• “However, mounts are sacred–one of the only things left that’s visual prestige. So we do want to make sure we give them out for the right things, like the Challenge Mode achievements Tom spoke about.”
  • Re: Guild Leveling. Blizzard isn’t sure they will be increasing the level cap; they may just be swapping out abilities (i.e. Have Group, Will Travel is getting axed). Other big news here is that no daily/weekly XP or Reputation caps anymore.
  • “LFR has been huge for us–one of the most successful features in the game, similar to when we implemented the Dungeon Finder. We can watch the numbers exponentially grow–the number of people that are raiding now, compared to before 4.3, is incredibly dramatic–it’s so much more. We can’t tell you the exact percentage, but it’s massively larger. And not only that, they’ve continued to raid, and these are players that have never raided before.”
  • Re: Firelands dailies: “What didn’t work is that it’s staged out to take too long for the number of quests you need to do. I think that to get all the marks you needed to get was excessive amount of time.”
  • Blizzard doesn’t actually seem to know how the Beta will actually pan out, given that over 1 million people will be getting in.
  • You can (i.e. will) farm tokens to buy a consumable item that gives you, personally, an extra shot at getting gear from a boss. It works in LFR, Normal, and Heroic versions of raids. Yes, an extra shot at heroic raid loot. Yes, every heroic raiding guild will require it.
  • Blizzard nixed the whole “monks don’t auto-attack” thing. Called that one.

File under Missing the Point:

Q: In addition to the linear nature of Cataclysm questing zones, many players felt that it was hard to feel completely engaged in a zone due to heirloom/guild xp bonuses. They’d outlevel a zone before completing a lot of the major plot arcs. The revamped 1-60 content is complete, but was there anything to learn from this in designing future zones? Especially now that Pandaria has more zones than we first heard about at BlizzCon.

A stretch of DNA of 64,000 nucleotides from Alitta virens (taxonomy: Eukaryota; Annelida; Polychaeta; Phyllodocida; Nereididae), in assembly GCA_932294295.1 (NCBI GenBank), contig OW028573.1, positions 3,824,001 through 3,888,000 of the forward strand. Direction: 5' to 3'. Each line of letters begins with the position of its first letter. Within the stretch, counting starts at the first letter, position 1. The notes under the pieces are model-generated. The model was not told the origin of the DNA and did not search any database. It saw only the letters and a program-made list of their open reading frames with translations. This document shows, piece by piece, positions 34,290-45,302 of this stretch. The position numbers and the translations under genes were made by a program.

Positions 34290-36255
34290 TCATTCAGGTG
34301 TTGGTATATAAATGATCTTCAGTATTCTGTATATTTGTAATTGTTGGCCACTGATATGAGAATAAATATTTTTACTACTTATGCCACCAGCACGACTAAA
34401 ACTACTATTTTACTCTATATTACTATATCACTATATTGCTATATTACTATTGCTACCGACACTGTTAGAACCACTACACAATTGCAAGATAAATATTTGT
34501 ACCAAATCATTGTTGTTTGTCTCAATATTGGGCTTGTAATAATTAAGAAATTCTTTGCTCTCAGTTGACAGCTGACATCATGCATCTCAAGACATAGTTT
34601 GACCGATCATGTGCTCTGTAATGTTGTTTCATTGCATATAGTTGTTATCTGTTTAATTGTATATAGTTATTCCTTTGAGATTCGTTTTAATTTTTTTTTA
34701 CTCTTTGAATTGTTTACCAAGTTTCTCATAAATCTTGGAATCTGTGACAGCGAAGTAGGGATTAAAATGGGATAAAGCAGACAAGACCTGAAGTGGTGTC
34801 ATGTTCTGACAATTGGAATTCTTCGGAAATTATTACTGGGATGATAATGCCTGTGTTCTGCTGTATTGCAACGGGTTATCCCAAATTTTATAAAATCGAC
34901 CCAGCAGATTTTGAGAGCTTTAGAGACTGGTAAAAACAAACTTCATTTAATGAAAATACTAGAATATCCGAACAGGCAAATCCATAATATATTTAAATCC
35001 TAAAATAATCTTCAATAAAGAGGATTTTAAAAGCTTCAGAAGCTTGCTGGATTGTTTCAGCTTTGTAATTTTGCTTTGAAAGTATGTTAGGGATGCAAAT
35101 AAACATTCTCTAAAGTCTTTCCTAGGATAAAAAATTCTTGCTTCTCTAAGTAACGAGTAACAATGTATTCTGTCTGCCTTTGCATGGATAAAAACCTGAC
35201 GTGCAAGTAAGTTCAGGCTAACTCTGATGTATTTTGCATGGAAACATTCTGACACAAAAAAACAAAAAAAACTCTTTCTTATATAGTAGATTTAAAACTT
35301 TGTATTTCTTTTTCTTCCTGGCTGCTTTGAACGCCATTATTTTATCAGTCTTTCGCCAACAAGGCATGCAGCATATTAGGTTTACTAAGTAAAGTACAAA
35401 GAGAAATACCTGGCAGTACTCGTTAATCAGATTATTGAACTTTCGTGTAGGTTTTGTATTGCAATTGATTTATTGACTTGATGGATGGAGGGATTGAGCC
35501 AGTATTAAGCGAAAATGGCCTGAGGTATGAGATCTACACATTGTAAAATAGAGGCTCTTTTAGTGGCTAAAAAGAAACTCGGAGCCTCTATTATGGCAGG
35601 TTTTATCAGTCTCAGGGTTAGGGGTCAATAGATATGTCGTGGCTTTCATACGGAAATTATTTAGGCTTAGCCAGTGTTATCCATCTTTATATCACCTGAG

A: Well, actually, we are very deliberately trying to set it up so you can skip some amount of content on the way to 90. We feel those decisions make the World of Warcraft seem like a world. If you look back to original WoW, we had Eastern Kingdoms and Kalimdor, for players to quest in at any given time. There was an amount of choice in what you did–sometimes that choice diminished somewhat, but generally speaking, there were different options.

We’d like to capture that as much as possible, so not only is the quest flow itself a bit less linear, but also your zone choices is a bit less linear. That inherently means you won’t get to do all the quests on the way to 90, but it does mean that if you play the game on an alt, you have an option to do something new.

I think the problems you’ve described with heirlooms or guild xp bonuses and everything stacking becomes worse when it’s linear, because when you end that linear experience before you’re supposed to, it’s a lot more noticeable.

Actually… is Tom Chilton missing the point at all? Reading the response over again, it seems to me he wants WoW questing to get away from zones even having “major plot arcs” for heirlooms and leveling bonuses to trivialize. After all, isn’t the complaint that a person out-levels, say, Duskwood before finishing all the quests in the area? That is only a “problem” if one views the zone as something to be completed. If the zone is instead looked upon as a playground with different equipment – Raven Hill as a Merry-Go-Round, Darkshire as the swing-set, the southern portion as a series of muddy sandboxes – then “out-leveling” it does not make a whole lot of sense.